After working with some problems regarding flow, I came up to a similiar problem as the one presented here:


In solving the problem, we assume a laminar flow in steady state.

When using Navier-Stokes equations, to fully determine the velocity profile, I get a differential equation of order two. Meaning I need two boundary conditions in order to fully describe the velocity profile. First of all, if we assume the incline is stationary, no-slip forces us to set $v_x(0) = 0$ where $v_x$ is the velocity in the $x$-direction and a function of $y$. Now, since I've seen examples of solving this before, they also assumed that $v_x'(h)=0$, and it was somehow related to the shear stress.

First, I'd like to understand how certain partial derivatives of the velocity with combinations of different directions relate to shear stresses (i.e. derivative of $v_x$ with respect to $y$ or $v_y$ with respect to $x$).

Secondly, I want to understand why this boundary conditions holds. I assume that it has to do with friction and viscosity of the fluid. Since no fluid is above that region, we will have no shear force from any layer.


1 Answer 1


Recall that the viscosity stress tensor for an incompressible Newtonian fluid is (by definition): $$ \sigma=\eta(\nabla\otimes v+\nabla\otimes v^T) $$ You can derive this from a microscopic theory (transport phenomena) or phenomenologically (assume linearity, isotropy, and only dependence in first order spatial derivatives).

Btw, the resulting viscous shear forces at the boundary of a region $\Omega$ is: $$ F=\int \sigma \cdot d^2x $$ You obtain the Navier-Stokes by considering momentum balance in an infinitesimal domain or equivalently using Stokes’ formula.

In your case, using the equations give the shear stress of the free surface to be: $$ \sigma_{xy}=\eta(\partial_xv_y+\partial_yv_x) $$ Using the laminar hypothesis, this simplifies to: $$ \sigma_{xy}=\eta v_x’ $$ So the boundary condition of the free surface is equivalent to: $$ \sigma_{xy}(y=h)=0 $$

As you’ve written, this is justified physically. It essentially assumes that the air is inviscid so cannot apply a shear stress at the interface.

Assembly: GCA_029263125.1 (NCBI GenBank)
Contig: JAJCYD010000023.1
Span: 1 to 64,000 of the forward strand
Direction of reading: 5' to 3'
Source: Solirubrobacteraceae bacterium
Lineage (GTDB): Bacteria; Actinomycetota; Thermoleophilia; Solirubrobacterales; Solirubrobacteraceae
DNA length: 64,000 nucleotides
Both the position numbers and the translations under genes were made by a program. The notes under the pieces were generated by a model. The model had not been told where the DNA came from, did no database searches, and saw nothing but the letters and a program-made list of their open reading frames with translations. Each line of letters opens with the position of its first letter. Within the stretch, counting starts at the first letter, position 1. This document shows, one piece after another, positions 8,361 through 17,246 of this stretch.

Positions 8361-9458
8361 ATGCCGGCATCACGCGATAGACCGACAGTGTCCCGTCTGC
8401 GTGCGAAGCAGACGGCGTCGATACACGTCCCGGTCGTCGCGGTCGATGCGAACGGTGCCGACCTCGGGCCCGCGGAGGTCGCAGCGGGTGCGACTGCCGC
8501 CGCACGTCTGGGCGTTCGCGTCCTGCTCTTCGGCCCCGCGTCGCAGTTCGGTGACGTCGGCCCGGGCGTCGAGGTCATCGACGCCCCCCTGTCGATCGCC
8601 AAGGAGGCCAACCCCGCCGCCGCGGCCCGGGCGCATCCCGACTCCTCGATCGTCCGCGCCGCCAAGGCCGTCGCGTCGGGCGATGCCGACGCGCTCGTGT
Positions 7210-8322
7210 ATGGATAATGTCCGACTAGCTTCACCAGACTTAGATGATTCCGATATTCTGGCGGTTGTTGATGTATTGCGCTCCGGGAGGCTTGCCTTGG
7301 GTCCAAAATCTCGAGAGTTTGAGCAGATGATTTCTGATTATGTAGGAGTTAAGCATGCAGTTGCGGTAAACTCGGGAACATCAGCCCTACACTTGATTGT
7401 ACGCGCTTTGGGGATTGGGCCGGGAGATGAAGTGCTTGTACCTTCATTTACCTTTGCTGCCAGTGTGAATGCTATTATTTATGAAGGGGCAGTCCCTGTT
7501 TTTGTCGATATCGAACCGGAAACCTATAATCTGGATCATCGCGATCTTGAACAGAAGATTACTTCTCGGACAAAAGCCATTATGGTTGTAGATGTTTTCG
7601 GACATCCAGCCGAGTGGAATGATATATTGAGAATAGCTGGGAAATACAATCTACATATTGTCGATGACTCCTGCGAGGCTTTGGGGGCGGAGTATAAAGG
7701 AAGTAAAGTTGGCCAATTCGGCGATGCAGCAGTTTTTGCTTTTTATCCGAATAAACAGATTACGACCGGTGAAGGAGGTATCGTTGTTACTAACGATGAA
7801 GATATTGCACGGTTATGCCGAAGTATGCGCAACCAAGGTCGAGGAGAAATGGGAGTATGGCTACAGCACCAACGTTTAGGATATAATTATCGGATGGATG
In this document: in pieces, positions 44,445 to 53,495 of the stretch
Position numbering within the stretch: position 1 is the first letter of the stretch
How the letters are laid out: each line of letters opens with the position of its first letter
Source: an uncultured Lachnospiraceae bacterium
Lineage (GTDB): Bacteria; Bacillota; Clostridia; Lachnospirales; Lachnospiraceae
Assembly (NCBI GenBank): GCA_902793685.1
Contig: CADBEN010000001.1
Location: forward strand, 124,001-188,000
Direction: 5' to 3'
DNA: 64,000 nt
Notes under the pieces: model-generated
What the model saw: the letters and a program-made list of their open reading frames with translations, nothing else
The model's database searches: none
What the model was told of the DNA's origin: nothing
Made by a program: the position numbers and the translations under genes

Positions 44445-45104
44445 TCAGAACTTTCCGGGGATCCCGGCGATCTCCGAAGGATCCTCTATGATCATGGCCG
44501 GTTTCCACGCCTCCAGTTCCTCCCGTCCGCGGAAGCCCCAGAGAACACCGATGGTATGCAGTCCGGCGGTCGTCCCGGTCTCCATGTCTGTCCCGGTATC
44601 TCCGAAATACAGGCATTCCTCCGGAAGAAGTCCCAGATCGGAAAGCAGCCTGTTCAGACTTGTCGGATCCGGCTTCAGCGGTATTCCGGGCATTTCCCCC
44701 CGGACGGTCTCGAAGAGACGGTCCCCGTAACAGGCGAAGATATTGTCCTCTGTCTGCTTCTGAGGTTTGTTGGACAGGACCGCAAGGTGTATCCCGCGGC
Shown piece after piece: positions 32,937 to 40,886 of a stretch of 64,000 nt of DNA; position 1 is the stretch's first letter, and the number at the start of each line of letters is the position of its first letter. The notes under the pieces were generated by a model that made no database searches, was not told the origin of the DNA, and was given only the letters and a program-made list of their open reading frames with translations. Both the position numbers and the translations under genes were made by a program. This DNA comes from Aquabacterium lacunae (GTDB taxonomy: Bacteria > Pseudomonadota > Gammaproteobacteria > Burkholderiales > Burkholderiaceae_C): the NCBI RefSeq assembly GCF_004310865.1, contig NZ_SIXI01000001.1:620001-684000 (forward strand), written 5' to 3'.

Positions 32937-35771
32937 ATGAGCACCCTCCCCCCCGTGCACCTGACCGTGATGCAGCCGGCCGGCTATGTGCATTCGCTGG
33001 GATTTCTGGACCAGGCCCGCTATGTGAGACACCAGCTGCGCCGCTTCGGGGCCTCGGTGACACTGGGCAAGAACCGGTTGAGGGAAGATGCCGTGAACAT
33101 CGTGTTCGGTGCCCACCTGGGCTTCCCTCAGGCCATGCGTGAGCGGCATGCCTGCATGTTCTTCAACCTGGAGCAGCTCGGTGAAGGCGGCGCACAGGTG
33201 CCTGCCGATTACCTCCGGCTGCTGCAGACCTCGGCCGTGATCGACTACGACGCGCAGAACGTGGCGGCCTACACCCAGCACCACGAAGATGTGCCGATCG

Hope this helps.

  • $\begingroup$ Thank you very much! This cleared it up very well for me, especially when you explained that the boundary conditions I asked about assumes inviscid air. I've reflected upon the shear stresses and their relation to the mixed partial derivatives and have come up with something I'd like to get feedback on: mixed partial derivatives of the velocity fields in laminar flow means that we study the change in velocity between fluid layers. A change in velocity occurs due to friction (Newtons 2nd law), where the friction comes from the viscous shear forces. Is this a good way of thinking? $\endgroup$
    – Tanamas
    May 5 at 17:44
  • 1
    $\begingroup$ You’re welcome. If I understand correctly, you are trying to build intuition for the link between shear stresses $\sigma$ and velocity $v$. There is no direct link with Newton’s second law though, unless you have a full microscopic theory. However, thinking in terms of laminar flow is instructive. The idea is that shear stresses opposes velocity gradients, so you’d expect in your case that $\sigma_{xy}$ has the same (strict) sign as $v_x’$ in order to have a negative feedback. I think that this is as far as you can get qualitatively. $\endgroup$
    – LPZ
    May 5 at 19:30
  • $\begingroup$ Yes, you understood me correctly. Thanks once again, this cleared it up alot for me! $\endgroup$
    – Tanamas
    May 6 at 6:45

Your Answer

By clicking “Post Your Answer”, you agree to our terms of service and acknowledge that you have read and understand our privacy policy and code of conduct.

Not the answer you're looking for? Browse other questions tagged or ask your own question.